Our latest test scene is designed to simulate both daylight and low-light shooting. Pressing the'lighting' buttons at the top of the widget allows you to switch between the two. The daylight scene is shot with manually set white balance, but the camera is left in its Auto setting for the low-light tests.
At low ISO, the E-P5's image quality is essentially identical to that of the Panasonic GX7, with a slight difference in color response (note the more punchy blues and pinks) being the main difference. The PEN does a good job of showing fine detail without the hints of moiré and over-sharpening shown by the Panasonic and Sony NEX 6.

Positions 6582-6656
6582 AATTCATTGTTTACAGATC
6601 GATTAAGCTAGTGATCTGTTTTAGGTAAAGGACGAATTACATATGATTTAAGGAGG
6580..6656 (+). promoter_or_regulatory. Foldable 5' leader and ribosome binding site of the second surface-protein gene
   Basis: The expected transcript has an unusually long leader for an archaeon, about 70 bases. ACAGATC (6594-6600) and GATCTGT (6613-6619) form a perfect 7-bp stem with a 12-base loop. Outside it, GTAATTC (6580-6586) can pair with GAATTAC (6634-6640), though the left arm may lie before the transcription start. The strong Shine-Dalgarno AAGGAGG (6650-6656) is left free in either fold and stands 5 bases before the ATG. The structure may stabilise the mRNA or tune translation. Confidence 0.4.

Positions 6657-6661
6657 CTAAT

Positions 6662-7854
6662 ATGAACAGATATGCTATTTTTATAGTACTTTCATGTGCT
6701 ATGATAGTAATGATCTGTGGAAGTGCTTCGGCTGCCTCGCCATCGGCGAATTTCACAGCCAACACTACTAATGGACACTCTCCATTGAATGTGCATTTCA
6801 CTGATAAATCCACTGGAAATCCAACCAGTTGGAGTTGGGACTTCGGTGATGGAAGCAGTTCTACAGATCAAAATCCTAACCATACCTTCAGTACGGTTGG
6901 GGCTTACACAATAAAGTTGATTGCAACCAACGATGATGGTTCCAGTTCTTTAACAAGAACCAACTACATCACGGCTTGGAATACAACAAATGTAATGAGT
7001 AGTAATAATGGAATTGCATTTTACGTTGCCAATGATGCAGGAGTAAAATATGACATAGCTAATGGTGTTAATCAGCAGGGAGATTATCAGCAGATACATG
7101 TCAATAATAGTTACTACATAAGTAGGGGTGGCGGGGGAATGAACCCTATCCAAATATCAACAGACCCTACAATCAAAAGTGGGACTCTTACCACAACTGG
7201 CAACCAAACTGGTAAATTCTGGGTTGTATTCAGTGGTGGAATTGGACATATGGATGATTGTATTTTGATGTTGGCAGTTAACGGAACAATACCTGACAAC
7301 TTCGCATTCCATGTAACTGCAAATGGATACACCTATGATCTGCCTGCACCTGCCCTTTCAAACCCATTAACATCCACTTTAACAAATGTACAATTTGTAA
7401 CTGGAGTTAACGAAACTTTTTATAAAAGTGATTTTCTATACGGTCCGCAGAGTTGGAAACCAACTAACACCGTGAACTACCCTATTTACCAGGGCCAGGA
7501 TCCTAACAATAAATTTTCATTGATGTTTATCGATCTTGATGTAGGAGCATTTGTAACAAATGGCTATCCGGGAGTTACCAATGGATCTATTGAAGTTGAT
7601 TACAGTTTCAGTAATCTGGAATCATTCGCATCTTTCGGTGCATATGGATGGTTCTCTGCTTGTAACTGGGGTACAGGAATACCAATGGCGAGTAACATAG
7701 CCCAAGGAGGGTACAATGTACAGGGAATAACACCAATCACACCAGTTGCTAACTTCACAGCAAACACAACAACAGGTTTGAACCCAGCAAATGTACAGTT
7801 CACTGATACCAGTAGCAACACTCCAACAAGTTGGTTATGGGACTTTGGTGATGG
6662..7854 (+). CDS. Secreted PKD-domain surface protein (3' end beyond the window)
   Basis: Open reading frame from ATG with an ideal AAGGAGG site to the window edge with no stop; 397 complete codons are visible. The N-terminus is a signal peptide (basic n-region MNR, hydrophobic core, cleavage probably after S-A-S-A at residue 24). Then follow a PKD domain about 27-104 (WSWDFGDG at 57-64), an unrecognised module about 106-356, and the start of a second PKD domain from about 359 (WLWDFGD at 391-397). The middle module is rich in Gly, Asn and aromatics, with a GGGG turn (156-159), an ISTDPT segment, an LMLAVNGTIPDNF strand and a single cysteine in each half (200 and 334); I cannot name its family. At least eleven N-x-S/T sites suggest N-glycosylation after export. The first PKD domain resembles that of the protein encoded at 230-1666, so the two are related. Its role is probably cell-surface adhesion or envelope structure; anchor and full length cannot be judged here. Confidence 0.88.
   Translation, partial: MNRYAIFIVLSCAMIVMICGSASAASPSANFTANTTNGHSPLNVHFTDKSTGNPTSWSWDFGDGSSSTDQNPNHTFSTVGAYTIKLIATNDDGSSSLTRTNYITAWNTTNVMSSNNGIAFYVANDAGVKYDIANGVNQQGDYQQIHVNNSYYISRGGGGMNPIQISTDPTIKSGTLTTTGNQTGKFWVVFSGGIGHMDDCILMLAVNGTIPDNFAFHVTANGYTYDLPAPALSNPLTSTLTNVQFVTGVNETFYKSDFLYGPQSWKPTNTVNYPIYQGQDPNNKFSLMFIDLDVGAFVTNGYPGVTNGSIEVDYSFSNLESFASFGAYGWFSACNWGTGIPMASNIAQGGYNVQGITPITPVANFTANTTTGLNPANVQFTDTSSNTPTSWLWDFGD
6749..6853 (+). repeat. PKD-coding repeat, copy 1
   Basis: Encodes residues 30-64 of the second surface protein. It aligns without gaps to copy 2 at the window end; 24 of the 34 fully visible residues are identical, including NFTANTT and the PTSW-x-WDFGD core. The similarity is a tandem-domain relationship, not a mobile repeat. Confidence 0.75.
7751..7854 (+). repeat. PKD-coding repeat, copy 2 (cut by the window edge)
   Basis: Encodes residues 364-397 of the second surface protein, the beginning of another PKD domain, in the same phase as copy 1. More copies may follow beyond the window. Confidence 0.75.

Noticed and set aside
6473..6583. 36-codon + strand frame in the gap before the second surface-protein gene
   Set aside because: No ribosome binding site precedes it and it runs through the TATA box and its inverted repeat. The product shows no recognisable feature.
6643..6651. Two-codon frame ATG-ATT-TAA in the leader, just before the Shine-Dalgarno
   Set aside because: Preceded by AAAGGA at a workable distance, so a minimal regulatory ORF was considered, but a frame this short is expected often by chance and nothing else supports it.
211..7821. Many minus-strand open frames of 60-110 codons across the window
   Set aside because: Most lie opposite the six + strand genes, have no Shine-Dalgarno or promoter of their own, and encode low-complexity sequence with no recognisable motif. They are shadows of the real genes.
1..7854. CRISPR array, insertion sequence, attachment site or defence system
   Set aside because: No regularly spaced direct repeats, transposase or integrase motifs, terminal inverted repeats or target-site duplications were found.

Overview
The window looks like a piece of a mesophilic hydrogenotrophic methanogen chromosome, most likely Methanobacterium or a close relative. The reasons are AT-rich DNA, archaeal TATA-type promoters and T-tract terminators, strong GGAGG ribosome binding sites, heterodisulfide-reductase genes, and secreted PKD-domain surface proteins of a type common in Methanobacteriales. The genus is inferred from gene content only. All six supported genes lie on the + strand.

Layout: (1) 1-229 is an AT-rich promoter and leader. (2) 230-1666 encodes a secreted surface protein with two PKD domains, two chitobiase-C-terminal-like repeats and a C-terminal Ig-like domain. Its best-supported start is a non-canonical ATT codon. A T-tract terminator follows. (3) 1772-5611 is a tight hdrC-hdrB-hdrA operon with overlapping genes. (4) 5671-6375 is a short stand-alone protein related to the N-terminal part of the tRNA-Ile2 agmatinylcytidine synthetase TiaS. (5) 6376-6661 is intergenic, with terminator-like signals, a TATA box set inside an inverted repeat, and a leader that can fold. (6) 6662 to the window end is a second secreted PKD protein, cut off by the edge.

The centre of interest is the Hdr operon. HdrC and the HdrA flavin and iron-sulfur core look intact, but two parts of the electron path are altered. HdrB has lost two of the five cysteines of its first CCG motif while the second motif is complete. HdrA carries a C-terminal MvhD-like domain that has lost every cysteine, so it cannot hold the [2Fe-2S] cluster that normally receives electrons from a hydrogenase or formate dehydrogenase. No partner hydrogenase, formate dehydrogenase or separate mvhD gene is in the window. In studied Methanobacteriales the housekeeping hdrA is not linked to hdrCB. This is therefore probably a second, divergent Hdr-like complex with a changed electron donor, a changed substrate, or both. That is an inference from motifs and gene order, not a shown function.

As ISO climbs, the PEN continues to do a good job, with its JPEG engine striking a pretty good balance between noise suppression and detail retention. By comparison, the Nikon D7100 (despite its larger sensor), is starting to show signs that more noise is being left in the image, to retain additional detail. Switching to Raw mode, which has noise reduction minimized, shows that it is capturing more detail than the PEN, but the differences aren't huge. At the very highest ISO setting, the D7100's JPEG output is noticeably better but switching to Raw, the differences isn't as dramatic as you might expect. Even switching to the downsized 'Print' view, where the D7100's extra pixels should show their advantage, there's not a huge difference - meaning you should be able to get very close to the D7100's image quality if you process the files yourself.